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Twin Peaks (Habitat for Humanity)

Commission / Grant


Twin Peaks, The Living Classroom are two houses on one lot for Habitat for Humanity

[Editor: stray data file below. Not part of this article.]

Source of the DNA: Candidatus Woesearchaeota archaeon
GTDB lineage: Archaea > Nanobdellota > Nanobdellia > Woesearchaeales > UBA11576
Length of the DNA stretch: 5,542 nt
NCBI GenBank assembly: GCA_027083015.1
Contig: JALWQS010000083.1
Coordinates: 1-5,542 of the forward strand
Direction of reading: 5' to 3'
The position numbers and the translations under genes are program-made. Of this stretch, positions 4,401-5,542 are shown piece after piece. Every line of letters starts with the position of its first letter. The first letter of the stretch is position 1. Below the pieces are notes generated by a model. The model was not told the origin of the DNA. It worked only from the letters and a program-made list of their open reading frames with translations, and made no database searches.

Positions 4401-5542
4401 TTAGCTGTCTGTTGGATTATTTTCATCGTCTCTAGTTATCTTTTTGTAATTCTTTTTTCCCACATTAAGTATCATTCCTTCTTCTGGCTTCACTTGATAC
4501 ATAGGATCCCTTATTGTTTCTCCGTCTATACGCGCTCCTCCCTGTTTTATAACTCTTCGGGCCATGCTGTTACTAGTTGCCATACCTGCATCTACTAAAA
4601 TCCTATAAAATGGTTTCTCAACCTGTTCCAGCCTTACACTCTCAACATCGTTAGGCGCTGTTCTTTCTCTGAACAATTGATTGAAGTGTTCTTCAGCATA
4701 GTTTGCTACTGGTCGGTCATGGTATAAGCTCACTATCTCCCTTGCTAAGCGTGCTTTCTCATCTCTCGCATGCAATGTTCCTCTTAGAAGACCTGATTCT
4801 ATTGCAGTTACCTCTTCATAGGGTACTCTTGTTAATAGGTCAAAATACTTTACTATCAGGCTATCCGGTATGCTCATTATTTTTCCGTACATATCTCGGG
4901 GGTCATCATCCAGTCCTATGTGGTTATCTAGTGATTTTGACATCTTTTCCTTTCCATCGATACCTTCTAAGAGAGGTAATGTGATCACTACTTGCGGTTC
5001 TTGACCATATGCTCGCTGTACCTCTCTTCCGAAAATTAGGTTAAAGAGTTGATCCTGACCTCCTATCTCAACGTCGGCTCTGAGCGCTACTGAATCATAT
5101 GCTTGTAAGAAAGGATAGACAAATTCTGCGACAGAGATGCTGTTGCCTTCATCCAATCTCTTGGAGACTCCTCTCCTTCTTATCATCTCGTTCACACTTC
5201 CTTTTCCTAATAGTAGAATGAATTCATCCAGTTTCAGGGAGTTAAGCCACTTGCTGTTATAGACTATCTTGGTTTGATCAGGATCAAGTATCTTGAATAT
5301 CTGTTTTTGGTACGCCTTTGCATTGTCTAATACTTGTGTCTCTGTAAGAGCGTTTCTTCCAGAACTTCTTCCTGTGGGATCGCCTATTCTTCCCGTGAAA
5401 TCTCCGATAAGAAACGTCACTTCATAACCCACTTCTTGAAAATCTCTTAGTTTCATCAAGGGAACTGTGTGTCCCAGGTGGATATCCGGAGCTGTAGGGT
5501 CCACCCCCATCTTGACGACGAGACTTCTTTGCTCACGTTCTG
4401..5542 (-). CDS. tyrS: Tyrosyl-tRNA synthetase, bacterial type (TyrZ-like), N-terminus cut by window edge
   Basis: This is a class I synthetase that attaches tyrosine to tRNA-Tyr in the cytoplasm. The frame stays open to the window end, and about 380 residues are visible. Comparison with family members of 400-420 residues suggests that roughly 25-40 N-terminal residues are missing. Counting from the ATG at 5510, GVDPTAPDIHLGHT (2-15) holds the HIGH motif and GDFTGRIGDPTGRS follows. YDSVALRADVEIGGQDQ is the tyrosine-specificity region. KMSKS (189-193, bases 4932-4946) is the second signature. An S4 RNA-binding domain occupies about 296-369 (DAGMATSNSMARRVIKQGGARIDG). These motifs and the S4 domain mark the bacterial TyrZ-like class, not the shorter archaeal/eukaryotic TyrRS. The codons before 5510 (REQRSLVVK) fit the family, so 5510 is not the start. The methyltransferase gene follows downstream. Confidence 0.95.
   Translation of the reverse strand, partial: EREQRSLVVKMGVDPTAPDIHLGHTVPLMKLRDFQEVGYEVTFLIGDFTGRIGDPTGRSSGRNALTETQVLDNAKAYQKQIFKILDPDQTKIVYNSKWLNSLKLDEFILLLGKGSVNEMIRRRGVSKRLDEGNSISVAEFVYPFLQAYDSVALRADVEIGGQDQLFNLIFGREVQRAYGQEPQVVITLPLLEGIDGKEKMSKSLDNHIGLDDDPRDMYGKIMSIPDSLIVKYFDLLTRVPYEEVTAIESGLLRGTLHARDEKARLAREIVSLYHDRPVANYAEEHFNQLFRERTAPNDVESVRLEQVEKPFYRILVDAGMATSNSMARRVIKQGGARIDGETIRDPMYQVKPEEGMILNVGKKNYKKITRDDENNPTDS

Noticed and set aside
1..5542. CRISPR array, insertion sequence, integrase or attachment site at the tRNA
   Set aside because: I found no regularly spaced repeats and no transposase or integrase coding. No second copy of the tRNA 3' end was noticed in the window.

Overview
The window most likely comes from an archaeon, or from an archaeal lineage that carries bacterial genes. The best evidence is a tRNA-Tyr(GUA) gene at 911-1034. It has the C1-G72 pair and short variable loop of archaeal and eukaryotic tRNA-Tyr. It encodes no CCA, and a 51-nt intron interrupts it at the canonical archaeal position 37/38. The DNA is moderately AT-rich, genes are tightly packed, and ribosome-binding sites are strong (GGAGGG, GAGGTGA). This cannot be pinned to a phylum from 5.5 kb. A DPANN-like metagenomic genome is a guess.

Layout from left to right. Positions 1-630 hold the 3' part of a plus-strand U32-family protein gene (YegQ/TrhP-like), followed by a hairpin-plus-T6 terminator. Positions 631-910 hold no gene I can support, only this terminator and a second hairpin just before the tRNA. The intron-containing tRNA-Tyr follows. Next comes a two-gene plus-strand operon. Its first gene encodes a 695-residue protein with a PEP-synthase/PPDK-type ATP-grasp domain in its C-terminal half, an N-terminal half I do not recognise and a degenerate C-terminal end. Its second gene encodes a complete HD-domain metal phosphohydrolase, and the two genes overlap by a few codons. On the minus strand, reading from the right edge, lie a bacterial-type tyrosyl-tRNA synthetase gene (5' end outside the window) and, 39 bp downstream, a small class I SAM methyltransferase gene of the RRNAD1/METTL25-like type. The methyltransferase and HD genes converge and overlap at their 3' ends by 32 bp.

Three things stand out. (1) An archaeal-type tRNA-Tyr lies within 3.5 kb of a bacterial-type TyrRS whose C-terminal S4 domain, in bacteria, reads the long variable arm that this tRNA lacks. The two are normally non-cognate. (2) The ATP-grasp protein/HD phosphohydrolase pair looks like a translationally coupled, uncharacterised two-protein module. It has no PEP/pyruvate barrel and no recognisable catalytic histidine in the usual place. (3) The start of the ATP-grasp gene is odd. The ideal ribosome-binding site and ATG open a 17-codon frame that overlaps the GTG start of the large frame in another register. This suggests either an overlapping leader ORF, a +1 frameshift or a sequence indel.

Double House is a collaboration between Habitat for Humanities Syracuse Chapter, Aptum Architecture of Syracuse University School of Architecture and the Mason Contractors Association of America (MCAA) for the Upstate New York Chapter. The project establishes a more sustainable and design initiative for the community through the collaboration of local volunteers, trades, and professionals to establish a new Living Classroom for Habitat. Habitat thrives and relies on volunteerism to make the organization successful. The goal of the collaboration was to establish a new program that brings together local designers, volunteers of Habitat, and apprentices of MCAA under one roof. The following description of the houses demonstrates the unique opportunities that Syracuse offers with the combination of its strong sense of community, its rich history of manufacturing, and its higher education that connected Syracuse to a global movement.